Valid both by English and by Italian law. The vessel bad a very long and boisterous passage, and out of 116 drums 5 were delivered damaged by cuts, with some conseloss of glycerine by leakage; Held, the foreign law governed as to any negligence within the foreign jurisdiction, and whether the damage was oce·asioned by perils of the sea, or by negligent. stowage at Genoa, the libelant could not recover i there being no negligence shown or preswued. in this country. or from acts com.. . mitted on the high s e a s . ·
George A. Black, for libelant. Hill, Wing &;, Shoudy, for claimant.
BROWN, J. The libel was filed to recover damages for the loss of glycerine iQ. transportation from Genoa to New York. One hundreuand sixteen drums were shipped, five of which were found on delivery to show cuts in the drums, through which more or less of the glycerine had escaped. The vessel was a British vessel, and the bills of lading excepted loss through negligence by any person in the service oftha ship, loss from leakage,stowage, or peril of the seas. Both the English and the Italian laws sustain thelleexceptions'tIS valid. As the contract was made in Italy by an English master of an English ship, and by an English bill of lading, the contract and the exceptions above referred to are valid as respects all acts done thereunder within Italian territory. It is no part of the law or policy of this country to invalidate the contracts of parties lawfully made abroad, so far. as respects performance there, or to apply our law to the consequences of such performance there, the acts being neithercrimi,nal, by our law, nor mala in Be. It is a wholly different question whether the courts of this country should austain contracts or stipulations, as regards acts performed and designed to be performed, .either On the high seas or within the exclusive jurisdiction of this countl'J, when such stipulations are by our law void on grounds of public plllicy. See Liverpool, etc., Steam Co. v. PhenUc Ins. Co., 129 U. 397, 459,9 Sup. Ct. Rep. 469; TheBraniford City, 29 Fed. Rep. 373, 391. Upon the evidence in this case, I am satisfied that the cuts through ",hich this leakage arose wera not made within this country, but arose upon the voyage, in consequence of the long-continued very heavy weather that the ship experienced; that is, by sea perils. Other parts -of the cargo showed damage from the same cause. For such damage the ship is not liable unless the stowage was negligent. The evidence here shows all possible care in the stowage. If, however, there was any fault in the stowage, inasmuch as that was done at Genoa, where the ·contract was made, and where the exception as to stowage was valid, and there was no negligence except at Genoa, no recovery on that ground could be had. The libel must therefore be dismissed, with costs.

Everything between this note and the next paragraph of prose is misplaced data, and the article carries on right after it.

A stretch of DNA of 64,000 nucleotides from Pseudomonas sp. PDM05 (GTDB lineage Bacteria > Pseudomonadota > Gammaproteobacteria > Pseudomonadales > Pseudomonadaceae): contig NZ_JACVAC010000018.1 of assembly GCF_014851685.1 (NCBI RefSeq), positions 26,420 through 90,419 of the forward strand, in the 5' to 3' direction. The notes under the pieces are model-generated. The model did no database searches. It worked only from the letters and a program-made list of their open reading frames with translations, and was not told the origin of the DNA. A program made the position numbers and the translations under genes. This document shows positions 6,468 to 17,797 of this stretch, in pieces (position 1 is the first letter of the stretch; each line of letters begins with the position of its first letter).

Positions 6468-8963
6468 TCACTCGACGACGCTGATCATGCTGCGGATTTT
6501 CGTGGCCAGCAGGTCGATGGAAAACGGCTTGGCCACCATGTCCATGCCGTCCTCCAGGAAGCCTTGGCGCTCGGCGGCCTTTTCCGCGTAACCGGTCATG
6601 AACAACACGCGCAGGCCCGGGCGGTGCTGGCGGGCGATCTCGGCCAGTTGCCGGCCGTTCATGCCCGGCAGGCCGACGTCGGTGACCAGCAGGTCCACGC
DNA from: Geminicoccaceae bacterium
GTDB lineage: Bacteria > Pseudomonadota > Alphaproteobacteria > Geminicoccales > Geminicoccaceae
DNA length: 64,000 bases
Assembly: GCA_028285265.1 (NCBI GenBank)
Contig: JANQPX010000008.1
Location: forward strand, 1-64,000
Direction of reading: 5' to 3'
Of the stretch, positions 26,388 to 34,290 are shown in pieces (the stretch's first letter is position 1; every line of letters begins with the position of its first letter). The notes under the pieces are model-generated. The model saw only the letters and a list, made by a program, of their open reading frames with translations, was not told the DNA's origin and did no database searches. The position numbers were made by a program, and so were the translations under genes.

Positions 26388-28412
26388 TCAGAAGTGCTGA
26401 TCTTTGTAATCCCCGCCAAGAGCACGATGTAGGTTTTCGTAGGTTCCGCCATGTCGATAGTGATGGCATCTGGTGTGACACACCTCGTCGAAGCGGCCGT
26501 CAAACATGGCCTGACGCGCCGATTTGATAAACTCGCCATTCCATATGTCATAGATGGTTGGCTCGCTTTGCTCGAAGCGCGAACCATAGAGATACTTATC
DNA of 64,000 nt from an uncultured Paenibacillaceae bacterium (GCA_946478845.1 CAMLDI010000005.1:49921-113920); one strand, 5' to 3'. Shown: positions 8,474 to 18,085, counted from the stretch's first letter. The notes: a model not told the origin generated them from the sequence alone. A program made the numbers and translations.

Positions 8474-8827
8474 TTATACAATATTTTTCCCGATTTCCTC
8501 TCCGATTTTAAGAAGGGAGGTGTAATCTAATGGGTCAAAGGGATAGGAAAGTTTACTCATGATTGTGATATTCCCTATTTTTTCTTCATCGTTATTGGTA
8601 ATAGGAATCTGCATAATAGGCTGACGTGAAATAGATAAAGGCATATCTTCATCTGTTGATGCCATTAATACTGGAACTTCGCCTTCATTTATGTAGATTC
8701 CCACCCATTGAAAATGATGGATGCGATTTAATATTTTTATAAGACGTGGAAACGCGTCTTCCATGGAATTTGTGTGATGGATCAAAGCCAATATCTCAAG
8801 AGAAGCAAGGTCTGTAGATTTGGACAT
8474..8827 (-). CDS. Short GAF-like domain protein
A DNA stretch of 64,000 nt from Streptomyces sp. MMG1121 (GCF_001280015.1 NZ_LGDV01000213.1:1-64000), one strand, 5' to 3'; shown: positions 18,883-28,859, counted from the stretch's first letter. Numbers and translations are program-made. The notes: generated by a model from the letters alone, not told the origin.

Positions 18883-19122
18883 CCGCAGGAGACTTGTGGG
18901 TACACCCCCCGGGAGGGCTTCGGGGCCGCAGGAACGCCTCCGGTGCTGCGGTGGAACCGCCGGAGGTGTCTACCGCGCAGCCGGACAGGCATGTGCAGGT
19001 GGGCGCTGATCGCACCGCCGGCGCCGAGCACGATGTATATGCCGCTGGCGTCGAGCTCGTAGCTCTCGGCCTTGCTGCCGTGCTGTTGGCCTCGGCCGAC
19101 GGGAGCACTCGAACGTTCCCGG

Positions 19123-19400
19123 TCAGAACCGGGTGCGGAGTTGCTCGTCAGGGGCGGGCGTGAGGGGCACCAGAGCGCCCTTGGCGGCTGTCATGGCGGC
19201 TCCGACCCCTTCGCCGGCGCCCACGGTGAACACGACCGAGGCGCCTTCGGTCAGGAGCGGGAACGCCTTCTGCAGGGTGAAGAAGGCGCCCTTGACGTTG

STATE fl. CHUE FAN.
STATE OF CALIFORNIA V. CHOE FAN.
(Oircuit Oourt, N. D. Oalifornia. June 28, 1890.)
Bln!OVAL OF CAUSES-LoCAL PREJUDICE.